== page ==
An overview of the output and activities of OUTLINE as a collective, as well as invited contributions.


Nightscenes part II

Marta Ceccarelli

I have been in Rome for almost 5 months now. I do miss the reliable public transport, the higher salaries, the music scene. But in exchange I have received sun, cheap food, hanging out at a bar, chatting with strangers, chaos, trash, roughness, empty space, occupied space, politics, churches, nuns, priests. My favorite product of the combination of these elements is casual sociality. A clichè but perfect example is my favorite bar which is also everyone’s favorite bar, San Calisto. It's in Trastevere, a 2 minute walk from my first room in Rome, the mezzanine. From my current spot it is 40 minutes by unreliable public transport, but I still try to visit. It's a third place, not home, not work. A place for leisure. Coffee and croissant: 1.90€, small beer: 1.50€. Full of life and characters, it changes with the time of day. Old men, locals, foreigners, tourists, students, young and unemployed movida. I go there and I chat with the New York millionaire who was a hippie in the 60s, a business owner in the 70s and a world traveler in his 80s, maintained by a lower east apartment he rents out for 20,000 dollars a month. I chat with the security manager of the children's hospital, who is 35 and just moved out of his mom's place. He tells me he’s been to Amsterdam for Amsterdam Dance Event. I chat with the barista, who has learned my very simple order, a cream cornetto and a cappuccino - oat milk doesn't exist in this world, so a regular one will do. What is consumed there, more than the copious amounts of coffee and alcohol, is a certain type of sociality: low stake and easy to enter. A sociality that is also much more present in the nightscene compared to the colder and clique heavy Amsterdam club environment. In Rome people on the streets and in the cafes and in the bars actually talk to you? Chances for meaningful (not necessarily only positive) interactions when stepping outside are high given the loudness and perpetual chattiness of the city.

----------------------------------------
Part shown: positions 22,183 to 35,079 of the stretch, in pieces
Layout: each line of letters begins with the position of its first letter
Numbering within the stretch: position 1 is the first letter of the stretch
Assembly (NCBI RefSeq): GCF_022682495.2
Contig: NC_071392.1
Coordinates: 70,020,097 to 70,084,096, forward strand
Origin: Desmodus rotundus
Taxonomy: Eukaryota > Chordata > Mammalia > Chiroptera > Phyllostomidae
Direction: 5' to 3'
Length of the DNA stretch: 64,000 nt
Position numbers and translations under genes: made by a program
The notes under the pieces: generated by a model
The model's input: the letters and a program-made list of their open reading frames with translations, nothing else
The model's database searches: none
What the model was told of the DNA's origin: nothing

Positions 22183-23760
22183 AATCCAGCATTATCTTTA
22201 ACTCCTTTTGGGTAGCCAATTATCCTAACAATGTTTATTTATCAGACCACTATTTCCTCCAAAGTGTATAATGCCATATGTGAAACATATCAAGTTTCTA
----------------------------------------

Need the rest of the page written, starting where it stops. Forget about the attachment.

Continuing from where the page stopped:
What I noticed right away while going out here is that the crowd can easily be quite old compared to my previous standards. In general, people here are considered young until their early 40s, so you easily have audiences with fairly mixed age groups. Sometimes, the TikTok-esque nightmare clubs attract barely legal highschoolers who larp as an imprecise conglomeration of Dutch gabbers and Berlin ravers. A lot of the nightscene is in the hands of occupied spaces, centri sociali, and Circoli Arci [For the purpose of this article, I’ll attempt to explain in very simple terms what Arci’s are. Arci is a national association for recreational and cultural activities, in practice a circuit of associated places that can operate as bars, restaurants, music venues, libraries, event spaces, etc. Arcis politically lean towards the left and are close to causes of antiracism, LGBTQ rights, migrant rights, feminism, and other forms of social justice. You could say they occupy the space between formal businesses and occupied spaces. While they are “official” and not squatted, the type of public usually associated with Arci is close to the ones of occupied spaces. Rome has a very high amount of these Arcis, and much of its nightscene is based on three or four circoli in the city. To get in, you must have a membership, which comes with a yearly fee of €8,-, keeping the entry ticket to events quite cheap] because in Italy youth (music, political) cultures are constantly disincentivized by governments, local and national, by parent cultures, by employment, by university. To make space for oneself in a place so encrusted in traditional and mainstream commercialization is inherently politically charged. It feels like whose side you are on must be constantly repeated. Fascism lingers in the air and materializes through spray painted walls and roman salutes. So, images are repeatedly flipped on their heads: upside down, an hourglass waiting to be turned again and again. Ruins are ontologically both eternal and frail, at once things are stale and unstable: a city stuck in its own quicksand.